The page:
Fig. 4 shows the observed cycle periods of the slowly rotating stars from Table 1 as a function of [FORMULA], as well as the curves predicted by Eq. (20) for various rotation rates. There is reasonable agreement on the whole between the theoretical curves and the measured cycle periods.

[FIGURE] Fig. 4. The solid points denote the measured cycle periods of slowly rotating lower main-sequence stars (Table 1). The dotted curves represent Eq. (20) for various rotation rates. The labels indicate the rotation period in days.

3.4. The solar calibration model

The calibration of the stellar dynamo models is based on the solar parameters that are shown in Table 3. The total difference in angular velocity across the overshoot layer near the equator is estimated from Goode (1995). The constant [FORMULA] is determined from Eq. (15) by adopting a value for [FORMULA], namely -25 cm s-1. The choice of [FORMULA] is somewhat arbitrary. We determine [FORMULA] and [FORMULA] following an iterative method, i.e. by solving [FORMULA] and [FORMULA] from the (exact) dispersion relation and applying corrections to [FORMULA] and [FORMULA], until [FORMULA] years and [FORMULA].


[TABLE]

Table 3. Parameters of the solar calibration model


3.5. Validity of expression (20)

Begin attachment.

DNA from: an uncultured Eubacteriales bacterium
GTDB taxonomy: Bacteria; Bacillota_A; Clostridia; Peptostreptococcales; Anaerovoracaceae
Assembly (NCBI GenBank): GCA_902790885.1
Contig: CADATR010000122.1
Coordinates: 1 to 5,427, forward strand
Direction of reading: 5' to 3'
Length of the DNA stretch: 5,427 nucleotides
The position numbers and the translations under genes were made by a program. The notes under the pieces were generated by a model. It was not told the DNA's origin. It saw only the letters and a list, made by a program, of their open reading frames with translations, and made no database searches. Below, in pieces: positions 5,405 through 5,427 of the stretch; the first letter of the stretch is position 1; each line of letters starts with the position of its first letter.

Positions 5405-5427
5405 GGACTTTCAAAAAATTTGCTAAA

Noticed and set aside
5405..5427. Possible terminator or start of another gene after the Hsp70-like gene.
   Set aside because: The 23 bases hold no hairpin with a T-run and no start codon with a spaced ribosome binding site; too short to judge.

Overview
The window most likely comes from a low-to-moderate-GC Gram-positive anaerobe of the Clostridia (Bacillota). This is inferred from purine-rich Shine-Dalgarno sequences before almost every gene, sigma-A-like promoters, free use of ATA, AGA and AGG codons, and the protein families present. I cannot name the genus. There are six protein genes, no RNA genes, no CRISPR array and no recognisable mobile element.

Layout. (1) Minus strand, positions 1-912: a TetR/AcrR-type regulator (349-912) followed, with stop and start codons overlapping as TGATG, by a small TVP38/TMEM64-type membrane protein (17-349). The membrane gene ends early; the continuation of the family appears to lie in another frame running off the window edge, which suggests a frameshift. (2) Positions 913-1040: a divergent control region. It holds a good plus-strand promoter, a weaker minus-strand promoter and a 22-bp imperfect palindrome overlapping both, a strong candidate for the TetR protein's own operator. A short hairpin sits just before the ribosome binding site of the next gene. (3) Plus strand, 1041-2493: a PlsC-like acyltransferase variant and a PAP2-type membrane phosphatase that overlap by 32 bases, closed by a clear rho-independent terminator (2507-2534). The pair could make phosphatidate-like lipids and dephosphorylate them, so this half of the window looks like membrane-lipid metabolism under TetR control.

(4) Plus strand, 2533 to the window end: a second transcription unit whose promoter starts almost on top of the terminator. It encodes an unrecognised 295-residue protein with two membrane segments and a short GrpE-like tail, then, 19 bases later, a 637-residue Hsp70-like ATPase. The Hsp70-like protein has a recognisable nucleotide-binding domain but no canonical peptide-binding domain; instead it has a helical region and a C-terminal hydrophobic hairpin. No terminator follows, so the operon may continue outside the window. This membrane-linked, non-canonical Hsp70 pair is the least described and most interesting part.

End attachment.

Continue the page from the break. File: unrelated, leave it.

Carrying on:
In order to verify whether the dynamo number is sufficiently large for expression (20) to be valid, we return to Eq. (6) and solve the full dispersion relation (cf. Ossendrijver & Hoyng  1996) for a series of stellar models (Table 2). For each model, we calculate the dynamo parameters as indicated in Sect. 3.2, employing the values of p and q derived in Sect. 3.3. We choose stellar masses in the range [FORMULA] and rotation periods in the range [FORMULA]  days, providing complete overlap with all the slowly rotating stars in Table 1. For a given stellar mass and rotation rate we let [FORMULA] (or [FORMULA]) assume the value at which the fundamental mode of Eqs. (6) satisfies [FORMULA]. This is achieved by starting with an initial value for [FORMULA], solving the dispersion relation, estimating the required correction to [FORMULA], and repeating this, while keeping [FORMULA] constant, until [FORMULA] has converged. The smallest dynamo number that occurs in any one of these models is [FORMULA], and the resulting difference between exact and approximative values of [FORMULA] is typically a few percent. Given the large uncertainty in the observed cycle periods (typically [FORMULA]), we ignore this effect, and we conclude that expression (20) is a valid approximation for the cycle periods of slowly rotating lower main-sequence stars.

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© European Southern Observatory (ESO) 1997

Online publication: June 5, 1998